Protection of subterranean fauna and the cave type localities through The Cave Type Localities Atlas of Croatian Fauna – Volume III
The caves called loci typici or type localities are extremely important as they constitute caves in which a new animal taxon was originally found and described according to the samples found. Research of cave type localities is long-lasting project of the Croatian Biospeleological Society which started in 2000.
There are currently 307 cave type localities in Croatia, with altogether 475 taxa described from them. The number of cave type localities is continuously increasing by the scientific work of CBSS members as well as by the scientific contribution of colleagues and experts from all over Europe.
The most important results of the project The Cave Type Localities Atlas of Croatian Fauna are:
- “Catalogue of Cave Type Localities of Croatian Fauna”, published as a special issue (supplement) of the scientific journal Natura Croatica in 2006. The Catalogue features a first integrated list of all cave type localities in the territory of Croatia (206 cave type localities), including all taxa described from them (333 taxa).
- “Cave Type Localities Atlas of Croatian Fauna, Volume 1” brings additional data on type localities published in the Catalogue, and also gives an additional outline of all taxa described from caves and karstic springs and wells (considered to be speleological objects due to their morphology, but excluded from the Catalogue) in the territory of Croatia. Volume 1 was published in 2010 and there are presented 102 type localities with 133 taxa.
- “Cave Type Localities Atlas of Croatian Fauna, Volume 2” was published in 2013 in Croatian and English. Volume 2 describes in detail 88 caves with their 140 type species.
CBSS is currently collecting the material for Volume 3 of the Cave Type Localities Atlas of Croatian Fauna. Field work includes finding the geographic location of type locality, photographing the entrance and panoramic view of the cave, collecting and photographing the type species, and drawing and/or modifying cave maps and sketches.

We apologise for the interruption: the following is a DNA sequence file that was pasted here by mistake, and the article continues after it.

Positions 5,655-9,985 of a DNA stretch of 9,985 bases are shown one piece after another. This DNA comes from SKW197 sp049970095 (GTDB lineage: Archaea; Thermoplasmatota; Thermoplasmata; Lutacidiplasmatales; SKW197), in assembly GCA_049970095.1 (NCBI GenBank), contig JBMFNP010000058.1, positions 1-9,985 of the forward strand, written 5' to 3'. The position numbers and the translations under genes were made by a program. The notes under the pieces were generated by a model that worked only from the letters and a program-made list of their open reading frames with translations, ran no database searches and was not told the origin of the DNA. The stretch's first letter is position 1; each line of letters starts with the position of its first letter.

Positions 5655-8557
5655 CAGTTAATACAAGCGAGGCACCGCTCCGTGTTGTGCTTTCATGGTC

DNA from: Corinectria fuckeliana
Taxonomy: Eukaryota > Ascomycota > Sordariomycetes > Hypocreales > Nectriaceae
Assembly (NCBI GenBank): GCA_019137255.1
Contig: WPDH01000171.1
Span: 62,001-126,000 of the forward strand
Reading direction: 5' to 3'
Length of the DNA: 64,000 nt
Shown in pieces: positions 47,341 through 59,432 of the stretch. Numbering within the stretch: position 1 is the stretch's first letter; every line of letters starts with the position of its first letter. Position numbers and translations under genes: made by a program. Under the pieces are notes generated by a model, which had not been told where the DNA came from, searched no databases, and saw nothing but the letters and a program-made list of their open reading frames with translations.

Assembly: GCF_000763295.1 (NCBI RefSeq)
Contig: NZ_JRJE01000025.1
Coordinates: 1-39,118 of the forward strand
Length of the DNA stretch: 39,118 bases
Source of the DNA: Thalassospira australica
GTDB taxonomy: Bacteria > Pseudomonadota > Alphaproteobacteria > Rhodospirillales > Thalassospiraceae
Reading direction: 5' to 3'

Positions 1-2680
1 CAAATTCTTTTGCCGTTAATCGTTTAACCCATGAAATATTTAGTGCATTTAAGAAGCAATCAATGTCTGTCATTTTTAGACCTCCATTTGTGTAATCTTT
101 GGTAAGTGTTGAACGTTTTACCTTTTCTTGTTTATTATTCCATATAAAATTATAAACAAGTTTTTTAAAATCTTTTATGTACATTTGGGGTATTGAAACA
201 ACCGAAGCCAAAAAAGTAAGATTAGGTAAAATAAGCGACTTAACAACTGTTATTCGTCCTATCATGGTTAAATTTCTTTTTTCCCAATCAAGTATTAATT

Scientific monograph “Terrestrial and aquatic cave fauna of Crnopac”
The Crnopac massive is located in the southeastern part of Velebit Mt. It is one of the most important speleological areas of Croatia with over 250 recorded caves. The most significant are: cave system Kita Gaćešina – Draženova puhaljka as the longest speleological system in the Dinarides, with 33 km of channels currently explored, and Munižaba whose canale volumes make it the largest cave in Croatia. The cave fauna of Crnopac is also very significant and diverse, but its importance is underestimated in relation to the speleological research.
Despite the previously unsystematic and uncontinuous biospeleological research in this area, over 40 species of real cave animals (troglobionts) have been recorded, of which 5 are endemic to Crnopac. The most diverse group of terrestrial animals are beetles (Coleoptera), with 9 troglobiotic species. Recent research has also identified new species from the groups of isopods (Isopoda) and springtails (Collembola). From the aquatic fauna in the aquatic cave habitats of Crnopac, we would single out the endemic species of snails Belgrandiella krupensis and Hadziella sketi, as well as a diverse fauna of aquatic crustaceans.
For this monograph, we have tried to collect all the literature data and give a complete overview of the aquatic and terrestrial cave fauna of Crnopac.
Life under the City – The secret life of the Dubrovnik underground
Karst makes up more than 50% of Croatian territory and belongs to the richest and most diverse area in terms of cave animals in the world. As much as 70% of our underground animal species are endemic. Up to 600 caves have been discovered in the Dubrovnik-Neretva County so far, with an estimation that the total number is about 1,500. In 39 of them, 82 cave animal species were discovered for the first time and scientifically described.
In order to preserve this underground richness, it is necessary to introduce the people living in this fragile area to the uniqueness of karst. With education on subjects like cave biology and quality of groundwater, we want to prevent further degradation of the area. The best way to achive this is to educate students and the public about the richness and values of the underground and the importance of its protection and preservation. The project activities are a continuation of cooperation with teachers in the city of Dubrovnik that started in 2014.